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A group of reformed software security breakers have developed technology to secure digital content and software applications.

BitArts, a UK based digital rights management start-up, has developed technology which provides a secure software 'wrapper' around applications or, for example, MP3 files.

There are numerous digital rights management firms in the marketplace, but BitArts feel its technology has the edge because they used to break the security of games or application software themselves, and this puts them one step ahead in understanding the issues.

John Safa, chief technology officer at BitArts and a reformed software security 'cracker', said an emerging risk is that virus authors might modify software applications in order to trick users into running apparently trusted software, that contains malicious code.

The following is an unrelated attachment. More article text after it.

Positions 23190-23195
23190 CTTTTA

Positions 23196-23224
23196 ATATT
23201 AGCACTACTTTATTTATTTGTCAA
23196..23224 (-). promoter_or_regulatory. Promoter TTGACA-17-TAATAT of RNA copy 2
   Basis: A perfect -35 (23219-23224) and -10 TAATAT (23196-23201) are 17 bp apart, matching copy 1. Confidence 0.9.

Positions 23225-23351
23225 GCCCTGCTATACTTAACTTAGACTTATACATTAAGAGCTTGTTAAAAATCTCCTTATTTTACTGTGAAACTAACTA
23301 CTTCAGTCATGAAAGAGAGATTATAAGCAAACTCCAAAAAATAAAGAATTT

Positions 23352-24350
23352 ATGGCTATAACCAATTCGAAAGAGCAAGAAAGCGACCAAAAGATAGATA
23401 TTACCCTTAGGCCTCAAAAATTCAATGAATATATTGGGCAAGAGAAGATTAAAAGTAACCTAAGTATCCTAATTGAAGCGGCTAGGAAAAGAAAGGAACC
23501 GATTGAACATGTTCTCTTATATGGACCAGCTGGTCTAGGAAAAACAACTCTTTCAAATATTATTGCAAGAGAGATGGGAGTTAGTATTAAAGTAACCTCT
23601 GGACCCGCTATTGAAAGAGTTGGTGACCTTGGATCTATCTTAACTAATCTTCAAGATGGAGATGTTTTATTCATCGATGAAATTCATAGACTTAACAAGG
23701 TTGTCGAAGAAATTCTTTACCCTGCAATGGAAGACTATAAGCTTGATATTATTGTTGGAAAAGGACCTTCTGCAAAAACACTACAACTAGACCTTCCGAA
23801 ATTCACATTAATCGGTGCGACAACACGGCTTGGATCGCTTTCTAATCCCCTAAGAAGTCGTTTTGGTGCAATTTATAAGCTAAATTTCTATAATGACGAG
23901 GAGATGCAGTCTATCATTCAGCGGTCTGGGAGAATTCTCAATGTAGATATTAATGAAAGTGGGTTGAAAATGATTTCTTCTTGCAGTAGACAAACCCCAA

He couldn't point to any examples of this happening though, and we're left with the impression most of the firm's business will come from licensing technology to frustrate software piracy, which costs the industry an estimated $12 billion a year.

BitArts technology prevents software piracy by stopping unauthorised copying of downloaded software. It also looks to see if applications have been contaminated with malicious code.

The firm's business model relies on taking a percentage of software licensing fees and it is looking to partner with software vendors in order to grow its revenues, which it is not willing to disclose. ®

External links

BitArts' home page

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